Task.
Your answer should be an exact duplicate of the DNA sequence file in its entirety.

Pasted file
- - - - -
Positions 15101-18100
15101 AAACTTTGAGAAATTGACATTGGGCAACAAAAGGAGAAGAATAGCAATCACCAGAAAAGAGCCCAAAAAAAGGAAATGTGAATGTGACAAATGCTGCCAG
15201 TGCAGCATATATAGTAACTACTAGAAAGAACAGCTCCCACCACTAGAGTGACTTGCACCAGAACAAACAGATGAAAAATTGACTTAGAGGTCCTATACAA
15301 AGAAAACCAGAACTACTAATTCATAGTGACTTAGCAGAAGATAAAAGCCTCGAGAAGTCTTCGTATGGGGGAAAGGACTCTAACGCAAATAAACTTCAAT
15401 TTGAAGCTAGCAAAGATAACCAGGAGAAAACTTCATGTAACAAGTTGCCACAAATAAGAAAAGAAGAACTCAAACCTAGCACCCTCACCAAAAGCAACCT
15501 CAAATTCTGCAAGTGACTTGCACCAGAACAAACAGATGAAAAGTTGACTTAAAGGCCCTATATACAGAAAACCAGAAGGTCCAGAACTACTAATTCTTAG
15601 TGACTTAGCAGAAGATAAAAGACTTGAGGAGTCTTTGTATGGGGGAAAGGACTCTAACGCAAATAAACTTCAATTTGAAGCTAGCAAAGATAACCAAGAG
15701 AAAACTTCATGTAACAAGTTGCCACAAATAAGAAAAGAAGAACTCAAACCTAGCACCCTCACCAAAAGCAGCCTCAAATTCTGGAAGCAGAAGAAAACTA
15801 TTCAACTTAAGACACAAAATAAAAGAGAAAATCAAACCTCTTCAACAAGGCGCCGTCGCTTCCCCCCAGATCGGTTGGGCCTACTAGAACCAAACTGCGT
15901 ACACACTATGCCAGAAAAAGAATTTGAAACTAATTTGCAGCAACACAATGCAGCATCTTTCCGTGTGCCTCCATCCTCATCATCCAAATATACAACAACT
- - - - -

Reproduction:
Positions 15101-18100
15101 AAACTTTGAGAAATTGACATTGGGCAACAAAAGGAGAAGAATAGCAATCACCAGAAAAGAGCCCAAAAAAAGGAAATGTGAATGTGACAAATGCTGCCAG
15201 TGCAGCATATATAGTAACTACTAGAAAGAACAGCTCCCACCACTAGAGTGACTTGCACCAGAACAAACAGATGAAAAATTGACTTAGAGGTCCTATACAA
15301 AGAAAACCAGAACTACTAATTCATAGTGACTTAGCAGAAGATAAAAGCCTCGAGAAGTCTTCGTATGGGGGAAAGGACTCTAACGCAAATAAACTTCAAT
15401 TTGAAGCTAGCAAAGATAACCAGGAGAAAACTTCATGTAACAAGTTGCCACAAATAAGAAAAGAAGAACTCAAACCTAGCACCCTCACCAAAAGCAACCT
15501 CAAATTCTGCAAGTGACTTGCACCAGAACAAACAGATGAAAAGTTGACTTAAAGGCCCTATATACAGAAAACCAGAAGGTCCAGAACTACTAATTCTTAG
15601 TGACTTAGCAGAAGATAAAAGACTTGAGGAGTCTTTGTATGGGGGAAAGGACTCTAACGCAAATAAACTTCAATTTGAAGCTAGCAAAGATAACCAAGAG
15701 AAAACTTCATGTAACAAGTTGCCACAAATAAGAAAAGAAGAACTCAAACCTAGCACCCTCACCAAAAGCAGCCTCAAATTCTGGAAGCAGAAGAAAACTA
15801 TTCAACTTAAGACACAAAATAAAAGAGAAAATCAAACCTCTTCAACAAGGCGCCGTCGCTTCCCCCCAGATCGGTTGGGCCTACTAGAACCAAACTGCGT
15901 ACACACTATGCCAGAAAAAGAATTTGAAACTAATTTGCAGCAACACAATGCAGCATCTTTCCGTGTGCCTCCATCCTCATCATCCAAATATACAACAACT